- New side-effects reported for three therapies used to treat ITP
- HHS directs hospitals to discount to uninsured patients
- Genes linked to chronic ITP in adults
- Back to basics – Washing hands to prevent illness
- Snake bite can cause low platelets
- Embryonic stem cells: future approach to treatment?
- New test to identify MDS
- Herbal Treatment (advertisement)
- How much time does your intravenous (IV) therapy take? (advertisement)
- Immune Globulin Services Provided in Patients’ Homes (advertisement)
NEW SIDE EFFECTS REPORTED FOR THREE THERAPIES USED TO TREAT ITP
Chemotherapy and cognitive decline: Chemotherapy patients have long complained that the treatment caused cognitive decline. Imaging studies, presented last month at a scientific meeting in Florida, confirmed these complaints by showing marked differences in breast-cancer patients who had undergone chemotherapy compared to a group who had undergone surgery alone. While two-thirds of women treated with chemotherapy show some level of cognitive problems, most recover within weeks or months of treatment. Tim Ahles, at the Dartmouth Medical School, says 20% to 25% of patients may develop lasting problems. “For patients who need chemo, the problems are not significant enough to turn down treatment. But doctors say patients who are borderline candidates may want to factor the potential cognitive side effects when deciding whether to undergo chemotherapy.”
Wall Street Journal, Tara Parker-Pope, March 6, 2004, p D1. e-mail the author at firstname.lastname@example.org.
Steroid therapy as a risk factor for sigmoid diverticular abscess perforation (SDAP): Reuters Health Information Service reported recently on work done by Dr. S. Mpofu and colleagues that showed steroid therapy was strongly associated with the bowel condition while non-steroidal anti-inflammatory drugs were only weakly associated with SDAP. Corticosteroid is a risk factor for SDAP for patients with our without rheumatic disease.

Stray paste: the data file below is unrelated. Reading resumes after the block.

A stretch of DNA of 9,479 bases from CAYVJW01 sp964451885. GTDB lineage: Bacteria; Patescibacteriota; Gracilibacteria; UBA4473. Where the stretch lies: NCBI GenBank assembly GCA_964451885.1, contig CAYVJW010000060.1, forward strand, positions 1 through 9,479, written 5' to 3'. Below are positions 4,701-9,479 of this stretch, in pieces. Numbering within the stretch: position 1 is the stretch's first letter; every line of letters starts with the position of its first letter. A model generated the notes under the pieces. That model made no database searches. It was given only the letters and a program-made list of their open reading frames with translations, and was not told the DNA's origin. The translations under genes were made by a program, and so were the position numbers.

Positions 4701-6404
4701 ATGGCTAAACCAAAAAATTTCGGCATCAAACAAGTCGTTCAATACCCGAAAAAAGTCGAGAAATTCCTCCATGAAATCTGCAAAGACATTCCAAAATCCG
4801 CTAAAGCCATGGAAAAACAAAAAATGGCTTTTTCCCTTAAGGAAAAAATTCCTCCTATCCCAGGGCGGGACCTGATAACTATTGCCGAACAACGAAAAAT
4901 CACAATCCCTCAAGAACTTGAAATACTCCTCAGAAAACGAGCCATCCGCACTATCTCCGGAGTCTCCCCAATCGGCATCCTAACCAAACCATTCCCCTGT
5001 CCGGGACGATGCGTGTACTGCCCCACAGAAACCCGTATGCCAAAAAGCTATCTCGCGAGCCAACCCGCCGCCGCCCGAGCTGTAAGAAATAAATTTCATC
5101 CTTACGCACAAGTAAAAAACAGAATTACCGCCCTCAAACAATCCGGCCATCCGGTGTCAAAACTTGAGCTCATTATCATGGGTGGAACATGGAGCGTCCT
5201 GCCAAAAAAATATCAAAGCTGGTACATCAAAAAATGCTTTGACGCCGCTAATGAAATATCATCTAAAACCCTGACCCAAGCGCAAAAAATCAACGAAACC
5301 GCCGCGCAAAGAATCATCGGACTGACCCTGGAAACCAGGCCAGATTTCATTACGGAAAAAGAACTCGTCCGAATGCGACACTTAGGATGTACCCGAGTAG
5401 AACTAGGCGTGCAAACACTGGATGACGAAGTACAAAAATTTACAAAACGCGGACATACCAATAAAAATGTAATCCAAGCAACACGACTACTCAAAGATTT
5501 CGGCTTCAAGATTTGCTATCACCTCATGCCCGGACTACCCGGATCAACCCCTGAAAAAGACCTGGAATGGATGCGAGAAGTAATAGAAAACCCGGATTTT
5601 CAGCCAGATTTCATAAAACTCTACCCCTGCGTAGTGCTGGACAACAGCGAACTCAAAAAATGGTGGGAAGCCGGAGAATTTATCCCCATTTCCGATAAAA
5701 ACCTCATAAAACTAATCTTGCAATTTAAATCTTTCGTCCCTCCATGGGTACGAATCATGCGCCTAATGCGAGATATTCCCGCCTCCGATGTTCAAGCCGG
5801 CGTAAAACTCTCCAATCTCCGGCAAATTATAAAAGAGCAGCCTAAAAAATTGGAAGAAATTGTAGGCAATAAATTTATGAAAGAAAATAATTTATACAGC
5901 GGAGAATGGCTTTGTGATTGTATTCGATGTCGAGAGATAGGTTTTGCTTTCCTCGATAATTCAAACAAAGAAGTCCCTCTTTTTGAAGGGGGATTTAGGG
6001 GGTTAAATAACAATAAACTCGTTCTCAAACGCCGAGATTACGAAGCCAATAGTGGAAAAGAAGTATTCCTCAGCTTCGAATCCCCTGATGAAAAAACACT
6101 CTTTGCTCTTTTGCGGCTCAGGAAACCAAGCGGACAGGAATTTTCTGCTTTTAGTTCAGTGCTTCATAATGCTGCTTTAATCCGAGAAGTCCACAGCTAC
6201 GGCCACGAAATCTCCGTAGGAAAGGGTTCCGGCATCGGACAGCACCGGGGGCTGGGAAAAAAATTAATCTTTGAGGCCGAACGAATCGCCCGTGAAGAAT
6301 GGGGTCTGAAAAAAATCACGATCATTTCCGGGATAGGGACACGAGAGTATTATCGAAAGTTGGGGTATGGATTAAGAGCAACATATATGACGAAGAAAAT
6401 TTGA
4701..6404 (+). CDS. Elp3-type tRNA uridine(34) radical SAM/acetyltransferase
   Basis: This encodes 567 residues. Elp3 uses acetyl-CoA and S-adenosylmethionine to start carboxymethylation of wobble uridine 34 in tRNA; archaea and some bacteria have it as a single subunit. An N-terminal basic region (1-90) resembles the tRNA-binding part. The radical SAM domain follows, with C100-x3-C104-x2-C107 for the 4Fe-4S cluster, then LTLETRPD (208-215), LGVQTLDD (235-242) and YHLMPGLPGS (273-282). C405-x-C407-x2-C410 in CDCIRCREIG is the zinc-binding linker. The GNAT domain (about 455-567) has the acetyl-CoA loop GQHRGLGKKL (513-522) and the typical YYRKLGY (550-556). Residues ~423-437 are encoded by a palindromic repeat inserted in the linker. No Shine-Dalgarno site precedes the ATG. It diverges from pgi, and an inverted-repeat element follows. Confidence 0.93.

Ann Rheum Dis 2004;63:588-590.
Immunoglobulin-secreting cells (ISC) persist in the spleen: Work by Julia I. Ellyard and colleagues has demonstrated the persistence of long-lived immunoglobulin-secreting cells (ISC) in lymph tissue and rodent spleens. To date, ISC were thought to reside only in the bone marrow. These findings suggest that the spleen may play an important role in maintaining humoral immunity (immunity conferred by antibodies). Identifying the human counterpart of rodent ISC will be valuable in investigating the long-term immunity of splenectomized patients.
BLOOD, 15 May 2003, Vol 103, Num10, pp3805-3812.
HHS DIRECTS HOSPITALS TO DISCOUNT TO UNINSURED PATIENTS
Historically hospitals have told uninsured patients that Medicare requires charging them at the highest rate. The Department of Health and Human Services (HHS) has now notified hospitals that there are no federal rules preventing them from offering discounts to uninsured patients. This is important, good news for the 43 million Americans without health insurance.
NORD, March 2004, p6.
GENES LINKED TO CHRONIC ITP IN ADULTS